It should be evident that the above process requires that the prescriber has a lot of knowledge at his/her disposal in order to make adequately the therapeutic choice with a solid rationale. Thus, the prescriber himself is also a determining factor for personalized prescription [28] (Table 1). How experienced is the prescriber with therapeutic decision making? Does the prescriber work with a structured format such as the 6STEP therapeutic plan? To individualize prescriptions, clinicians also have several conventional tools available. As evidence based medicine has found its way into the treatment guidelines, clinicians should appreciate the utility of these clinical treatment standards. In step 3 of the 6STEP therapeutic plan prescribers seek guidelines, formularies, and/or evidence based medicine to identify treatment options. When the lack of familiarity with certain drugs or their mechanisms of action arises, prescriber should seek information from text books, formularies or trusted, peer-reviewed online sites, such as the British National Formulary or UpToDate®.

An editorial by Begg advocated the use of equations to calculate an estimation of the renal clearance [29]. Formulae such as that of Cockroft & Gault [30] or the MDRD (obtained from the ‘Modification of diet in renal disease (MDRD) study [31]) provide important tools for clinicians, are easily comprehensible and give the user important information for dose individualization in a very short time frame. Adjusting the drug dosage due to renal insufficiency remains one of most important items in personal prescribing. Once more, the experienced prescriber will be aware of the importance of kidney function and by applying the 6STEP method the novice prescriber will be reminded to be cautious and consider pharmacokinetic differences in drug or dose selection.

Recently, decision support programmes and electronic medical records are also available to aid the prescriber to avoid serious drug–drug interactions [32]. Tamblyn and colleagues demonstrated that computer-based access to drug profiles and potential problematic prescriptions reduce the rate of potentially inappropriate prescribing [33]. Increasingly, decisions about patient therapy are not written, but recorded in electronic medical records. In these systems structured data recording is essential and the 6STEP provides a structure that can also be used to motivate treatment decisions in the electronic medical record.

Integration of the 6STEP into the curriculum

  1. Top of page
  2. Abstract
  3. Introduction
  4. The concept of personalized prescribing
  5. Examples of drug response variability
  6. Formats for personalized prescribing
  7. Personalized prescribing with the 6STEP
  8. Tools for personal prescribing
  9. Integration of the 6STEP into the curriculum
  10. Broad utility of the 6STEP
  11. Competing Interests
  12. REFERENCES

Let us return to two important questions that have previously been raised: How can a student learn to write a good and concise 6STEP using enormous amounts of information? And how do students know what is relevant and important to mention in the 6STEP? As for many complex tasks the answer is: practice makes the master. One important aspect of learning personalized prescribing is a strong foundation in basic pharmacology. Medical students need to obtain understanding of pharmacodynamic and pharmacokinetic concepts and on pharmacological mechanisms of action during the curriculum. Apart from these basic sciences, they should be motivated by the patient's problems to seek information from therapeutic guidelines, standards and drug formularies. Although our current students seem familiar with searching the Internet, they often get lost in the enormous amounts of available online information. Educators play an important role in guiding them towards trustworthy, scientific resources and interpreting the information found.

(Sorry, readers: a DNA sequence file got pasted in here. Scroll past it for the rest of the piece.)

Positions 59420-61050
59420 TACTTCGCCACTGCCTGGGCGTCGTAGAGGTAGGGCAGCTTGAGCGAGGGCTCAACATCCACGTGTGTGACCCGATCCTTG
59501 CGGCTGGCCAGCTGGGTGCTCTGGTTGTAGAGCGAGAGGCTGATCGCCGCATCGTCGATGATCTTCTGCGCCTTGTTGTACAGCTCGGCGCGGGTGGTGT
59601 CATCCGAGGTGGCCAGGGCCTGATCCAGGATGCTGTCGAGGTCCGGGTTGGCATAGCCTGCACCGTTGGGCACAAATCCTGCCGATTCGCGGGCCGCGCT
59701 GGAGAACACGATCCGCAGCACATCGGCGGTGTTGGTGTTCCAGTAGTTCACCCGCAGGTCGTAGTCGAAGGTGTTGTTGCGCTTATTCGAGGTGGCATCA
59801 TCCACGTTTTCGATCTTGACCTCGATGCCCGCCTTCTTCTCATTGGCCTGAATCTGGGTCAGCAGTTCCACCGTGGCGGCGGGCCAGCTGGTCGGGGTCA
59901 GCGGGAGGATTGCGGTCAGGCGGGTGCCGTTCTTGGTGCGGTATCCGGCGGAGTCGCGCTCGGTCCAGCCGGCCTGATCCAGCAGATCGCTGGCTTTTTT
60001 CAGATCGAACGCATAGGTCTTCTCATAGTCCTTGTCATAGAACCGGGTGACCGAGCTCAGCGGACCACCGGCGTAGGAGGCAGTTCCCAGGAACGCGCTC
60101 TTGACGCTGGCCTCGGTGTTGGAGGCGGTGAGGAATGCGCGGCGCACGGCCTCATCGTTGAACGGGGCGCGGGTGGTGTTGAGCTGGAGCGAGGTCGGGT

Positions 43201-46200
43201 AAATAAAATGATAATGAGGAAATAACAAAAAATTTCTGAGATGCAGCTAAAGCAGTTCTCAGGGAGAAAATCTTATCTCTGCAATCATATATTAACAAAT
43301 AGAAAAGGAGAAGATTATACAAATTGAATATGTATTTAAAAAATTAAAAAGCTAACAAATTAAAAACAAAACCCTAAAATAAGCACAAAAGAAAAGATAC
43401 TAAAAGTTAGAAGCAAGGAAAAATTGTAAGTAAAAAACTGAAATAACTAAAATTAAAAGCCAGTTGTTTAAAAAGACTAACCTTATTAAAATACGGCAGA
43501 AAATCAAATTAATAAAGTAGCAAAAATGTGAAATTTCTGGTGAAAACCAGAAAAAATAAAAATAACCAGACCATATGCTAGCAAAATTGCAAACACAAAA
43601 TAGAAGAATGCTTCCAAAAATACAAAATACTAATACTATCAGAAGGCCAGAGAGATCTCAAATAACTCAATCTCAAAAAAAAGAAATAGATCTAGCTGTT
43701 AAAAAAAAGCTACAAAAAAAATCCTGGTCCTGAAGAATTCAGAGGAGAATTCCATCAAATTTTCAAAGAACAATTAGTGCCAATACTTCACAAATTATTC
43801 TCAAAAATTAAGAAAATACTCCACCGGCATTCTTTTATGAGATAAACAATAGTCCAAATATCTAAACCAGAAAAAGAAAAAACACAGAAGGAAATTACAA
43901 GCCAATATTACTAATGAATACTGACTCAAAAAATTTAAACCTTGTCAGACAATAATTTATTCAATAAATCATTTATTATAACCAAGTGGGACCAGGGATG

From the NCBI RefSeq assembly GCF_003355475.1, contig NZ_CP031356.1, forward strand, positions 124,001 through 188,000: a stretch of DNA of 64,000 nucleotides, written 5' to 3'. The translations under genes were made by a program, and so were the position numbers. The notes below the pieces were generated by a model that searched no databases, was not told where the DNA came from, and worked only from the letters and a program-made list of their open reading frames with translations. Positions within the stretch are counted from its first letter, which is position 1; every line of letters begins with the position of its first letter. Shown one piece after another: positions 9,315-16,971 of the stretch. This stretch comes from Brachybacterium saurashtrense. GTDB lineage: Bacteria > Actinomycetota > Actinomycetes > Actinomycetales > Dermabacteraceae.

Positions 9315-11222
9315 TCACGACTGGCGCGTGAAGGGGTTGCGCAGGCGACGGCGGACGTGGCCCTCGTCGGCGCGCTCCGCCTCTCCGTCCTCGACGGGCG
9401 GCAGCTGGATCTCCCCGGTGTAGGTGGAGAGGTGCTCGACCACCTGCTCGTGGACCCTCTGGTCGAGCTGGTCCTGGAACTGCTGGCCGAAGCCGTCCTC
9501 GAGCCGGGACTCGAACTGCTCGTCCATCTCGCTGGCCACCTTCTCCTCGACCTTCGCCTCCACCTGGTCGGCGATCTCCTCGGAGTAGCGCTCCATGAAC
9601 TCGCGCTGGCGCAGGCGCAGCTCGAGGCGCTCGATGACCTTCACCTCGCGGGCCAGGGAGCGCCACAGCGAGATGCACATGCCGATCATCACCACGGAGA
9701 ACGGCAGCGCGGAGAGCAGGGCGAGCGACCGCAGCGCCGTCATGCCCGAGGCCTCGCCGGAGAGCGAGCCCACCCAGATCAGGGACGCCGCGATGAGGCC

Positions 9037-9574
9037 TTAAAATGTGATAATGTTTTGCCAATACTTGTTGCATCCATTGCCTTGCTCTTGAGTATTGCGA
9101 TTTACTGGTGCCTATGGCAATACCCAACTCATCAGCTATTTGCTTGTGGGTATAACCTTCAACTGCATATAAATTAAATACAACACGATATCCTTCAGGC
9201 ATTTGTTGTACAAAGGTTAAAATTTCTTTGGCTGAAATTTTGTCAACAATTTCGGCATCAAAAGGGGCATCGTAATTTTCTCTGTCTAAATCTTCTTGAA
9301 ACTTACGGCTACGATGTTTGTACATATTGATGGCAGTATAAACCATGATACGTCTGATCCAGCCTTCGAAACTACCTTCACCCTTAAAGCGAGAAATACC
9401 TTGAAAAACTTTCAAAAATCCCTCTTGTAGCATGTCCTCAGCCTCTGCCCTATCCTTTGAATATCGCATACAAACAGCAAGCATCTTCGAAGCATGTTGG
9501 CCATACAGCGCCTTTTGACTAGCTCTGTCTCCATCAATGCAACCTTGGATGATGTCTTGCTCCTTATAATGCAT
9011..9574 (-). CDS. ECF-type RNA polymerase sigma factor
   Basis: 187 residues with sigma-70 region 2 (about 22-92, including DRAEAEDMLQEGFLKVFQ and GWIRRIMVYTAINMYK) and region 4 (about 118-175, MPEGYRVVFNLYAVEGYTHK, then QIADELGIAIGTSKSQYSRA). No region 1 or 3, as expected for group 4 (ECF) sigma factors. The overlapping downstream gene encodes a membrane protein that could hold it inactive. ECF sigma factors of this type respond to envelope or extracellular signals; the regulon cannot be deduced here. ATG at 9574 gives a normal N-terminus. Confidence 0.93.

Educational research has shown that 6STEP writing and receiving feedback is the starting point for students to implement successfully a therapeutic plan [25]. During the medical curriculum (Table 2) it is recommended to practice writing therapeutic plans starting with simple one-problem patient cases and building up towards complex multi-disease with polypharmacy patients. The latter requires experience in therapeutic plan writing and well-developed analytical skills. Undergraduate students can practice personalized prescribing individually with online tutorial cases or in small group settings with peer review and tutor feedback. Discussions amongst students or with a tutor on written therapeutic plans are valuable educational strategies. This aids students to learn which patient specific information is relevant for the therapeutic decision.

Students on rotations and residents write personalized therapeutic plans on the patients they treat in the clinic. On these therapeutic plans they receive feedback from discussions with their supervisor and during patient presentations.

Broad utility of the 6STEP

  1. Top of page
  2. Abstract
  3. Introduction
  4. The concept of personalized prescribing
  5. Examples of drug response variability
  6. Formats for personalized prescribing
  7. Personalized prescribing with the 6STEP
  8. Tools for personal prescribing
  9. Integration of the 6STEP into the curriculum
  10. Broad utility of the 6STEP
  11. Competing Interests
  12. REFERENCES

It is important to realize that determining drug treatment is not the only intervention made by clinicians. The 6STEP is unique as it is not focused solely on drug treatment. As such, it is also suitable for a structured approach in the areas of diet, life-style modifications, surgery, radiotherapy and a combination of therapies.

In summary, personalized prescribing is already common practice as personal variables such as co-medication, gender, weight, pharmacogenomics and conditions of disease are considered when prescribing drugs. The prescriber has an important role of optimizing the risk : benefit ratio and considering the relevant patient specific parameters in order to make a rational therapeutic decision. Experience with and daily use in clinical practice of a structured therapeutic plan such as the 6STEP is recommended for personalized prescribing. Personalized prescribing requires access to knowledge of (clinical) pharmacology and evidence based medicine. The prescriber should use online available resources in order to obtain up to date information on drugs and their clinical application. Giving your patient the optimal therapy is still the ultimate goal of personal prescribing and the greatest responsibility of a clinician.

REFERENCES

  1. Top of page
  2. Abstract
  3. Introduction
  4. The concept of personalized prescribing
  5. Examples of drug response variability
  6. Formats for personalized prescribing
  7. Personalized prescribing with the 6STEP
  8. Tools for personal prescribing
  9. Integration of the 6STEP into the curriculum
  10. Broad utility of the 6STEP
  11. Competing Interests
  12. REFERENCES